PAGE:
Lung cancer is most often detected at late stages where treatment options are limited and outcomes are poor. Furthermore, common chest imaging tests detect significant numbers of lesions, of which most are found to be benign. As a result, there is a significant demand for a blood test for lung cancer diagnosis.
We analyzed a cohort of serum samples from patients with biopsy-confirmed non-small cell lung cancer, along with control samples from cancer-free patients, matched for gender, age, smoking status (active, ex-smoker, never-smoker) and smoking history. Serum samples were processed to remove high abundance proteins, and analyzed by capillary electrophoresis-electrospray ionization mass spectrometry using a proprietary microfluidic chip-based platform and an ultra-high sensitivity mass spectrometer. Samples were blinded and randomized during sample preparation and analysis in order to remove bias in the measurement. After signal pre-processing of the data, the resulting intensities of ∼1000 molecular species in the MS profiles were analyzed using pattern recognition methods.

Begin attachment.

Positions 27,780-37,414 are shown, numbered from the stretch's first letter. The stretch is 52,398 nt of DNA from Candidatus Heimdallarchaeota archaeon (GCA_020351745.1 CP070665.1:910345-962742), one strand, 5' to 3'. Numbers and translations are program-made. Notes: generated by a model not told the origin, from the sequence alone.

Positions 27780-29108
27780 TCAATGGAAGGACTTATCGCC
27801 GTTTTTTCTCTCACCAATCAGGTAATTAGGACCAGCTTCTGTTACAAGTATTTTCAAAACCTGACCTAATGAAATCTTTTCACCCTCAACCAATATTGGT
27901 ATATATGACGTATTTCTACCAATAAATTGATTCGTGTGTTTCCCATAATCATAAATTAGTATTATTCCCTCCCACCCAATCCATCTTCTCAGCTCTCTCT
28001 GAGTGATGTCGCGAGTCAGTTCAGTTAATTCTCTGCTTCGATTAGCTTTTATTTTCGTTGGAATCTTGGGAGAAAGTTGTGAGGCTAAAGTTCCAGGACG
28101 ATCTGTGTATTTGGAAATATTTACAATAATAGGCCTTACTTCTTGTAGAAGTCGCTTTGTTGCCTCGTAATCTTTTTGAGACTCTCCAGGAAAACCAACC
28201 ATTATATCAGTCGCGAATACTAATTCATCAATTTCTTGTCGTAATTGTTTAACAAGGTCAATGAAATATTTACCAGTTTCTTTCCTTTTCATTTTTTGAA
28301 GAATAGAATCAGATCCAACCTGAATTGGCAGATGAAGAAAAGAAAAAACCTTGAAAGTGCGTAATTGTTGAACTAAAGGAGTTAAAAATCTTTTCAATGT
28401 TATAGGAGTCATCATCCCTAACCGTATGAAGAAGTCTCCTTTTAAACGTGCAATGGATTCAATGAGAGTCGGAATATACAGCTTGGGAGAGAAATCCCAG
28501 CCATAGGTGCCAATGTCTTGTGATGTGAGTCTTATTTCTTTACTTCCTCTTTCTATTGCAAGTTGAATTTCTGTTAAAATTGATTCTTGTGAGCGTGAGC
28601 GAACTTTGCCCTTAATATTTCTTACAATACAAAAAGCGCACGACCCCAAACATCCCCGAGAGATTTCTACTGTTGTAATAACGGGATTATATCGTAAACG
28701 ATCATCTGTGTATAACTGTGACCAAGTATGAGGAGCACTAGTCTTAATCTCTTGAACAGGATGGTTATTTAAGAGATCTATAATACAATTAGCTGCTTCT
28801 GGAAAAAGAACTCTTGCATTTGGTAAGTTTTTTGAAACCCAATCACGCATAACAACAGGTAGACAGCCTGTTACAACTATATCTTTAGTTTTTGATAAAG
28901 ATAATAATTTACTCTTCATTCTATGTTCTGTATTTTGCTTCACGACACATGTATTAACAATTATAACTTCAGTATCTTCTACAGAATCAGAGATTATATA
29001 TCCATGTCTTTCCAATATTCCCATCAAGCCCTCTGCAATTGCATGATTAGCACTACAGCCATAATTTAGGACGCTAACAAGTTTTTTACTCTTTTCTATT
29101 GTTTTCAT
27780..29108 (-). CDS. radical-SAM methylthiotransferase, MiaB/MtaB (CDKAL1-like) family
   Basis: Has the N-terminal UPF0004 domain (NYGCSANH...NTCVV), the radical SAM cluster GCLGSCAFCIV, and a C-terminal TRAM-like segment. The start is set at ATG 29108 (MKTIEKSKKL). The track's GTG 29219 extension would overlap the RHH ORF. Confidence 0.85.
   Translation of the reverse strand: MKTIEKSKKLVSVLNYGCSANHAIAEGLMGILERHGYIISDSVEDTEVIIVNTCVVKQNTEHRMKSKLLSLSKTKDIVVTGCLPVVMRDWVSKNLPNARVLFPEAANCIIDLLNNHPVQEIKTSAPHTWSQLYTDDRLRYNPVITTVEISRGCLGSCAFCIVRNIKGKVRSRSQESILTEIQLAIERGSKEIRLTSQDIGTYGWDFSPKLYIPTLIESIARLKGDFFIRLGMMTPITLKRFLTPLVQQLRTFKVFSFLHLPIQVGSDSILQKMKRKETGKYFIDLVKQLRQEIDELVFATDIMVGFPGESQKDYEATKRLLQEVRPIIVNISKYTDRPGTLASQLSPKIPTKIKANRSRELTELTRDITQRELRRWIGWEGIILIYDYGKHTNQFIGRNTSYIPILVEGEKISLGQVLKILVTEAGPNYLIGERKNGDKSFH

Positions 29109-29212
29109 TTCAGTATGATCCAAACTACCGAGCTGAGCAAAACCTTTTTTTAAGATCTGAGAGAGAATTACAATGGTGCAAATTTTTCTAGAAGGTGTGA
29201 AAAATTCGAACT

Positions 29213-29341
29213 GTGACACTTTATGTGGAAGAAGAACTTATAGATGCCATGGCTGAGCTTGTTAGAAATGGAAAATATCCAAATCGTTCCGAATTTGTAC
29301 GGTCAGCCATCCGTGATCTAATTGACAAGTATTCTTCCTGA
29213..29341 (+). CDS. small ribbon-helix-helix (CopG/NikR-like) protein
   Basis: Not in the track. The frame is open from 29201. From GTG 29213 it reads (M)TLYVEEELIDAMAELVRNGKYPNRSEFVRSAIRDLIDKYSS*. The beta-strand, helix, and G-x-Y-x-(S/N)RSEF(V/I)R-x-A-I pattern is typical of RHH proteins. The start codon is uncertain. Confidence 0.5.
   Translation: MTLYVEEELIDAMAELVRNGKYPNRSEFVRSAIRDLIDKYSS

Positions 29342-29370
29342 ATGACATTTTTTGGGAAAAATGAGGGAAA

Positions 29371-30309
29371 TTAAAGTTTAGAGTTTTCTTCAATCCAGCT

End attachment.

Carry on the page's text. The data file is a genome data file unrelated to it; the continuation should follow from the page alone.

Preliminary results for 93 samples show that a pattern of 24 molecular components yields an error rate of 18% (76% sensitivity, 87% specificity) for distinguishing cancer from non-cancer.
This system for proteomic analysis provides increased sensitivity and reliability for protein peak identification, substantially increasing the number of proteins observed and reducing inter- and intra-sample variability.
This approach holds promise as a new method for diagnosing lung cancer. This advanced system facilitates discovery of molecular signatures, and will lead to the roll-out of clinically practical, high-throughput cancer detection methodologies.
Jonathan Heller,Employee Vice President, Information and Project Planning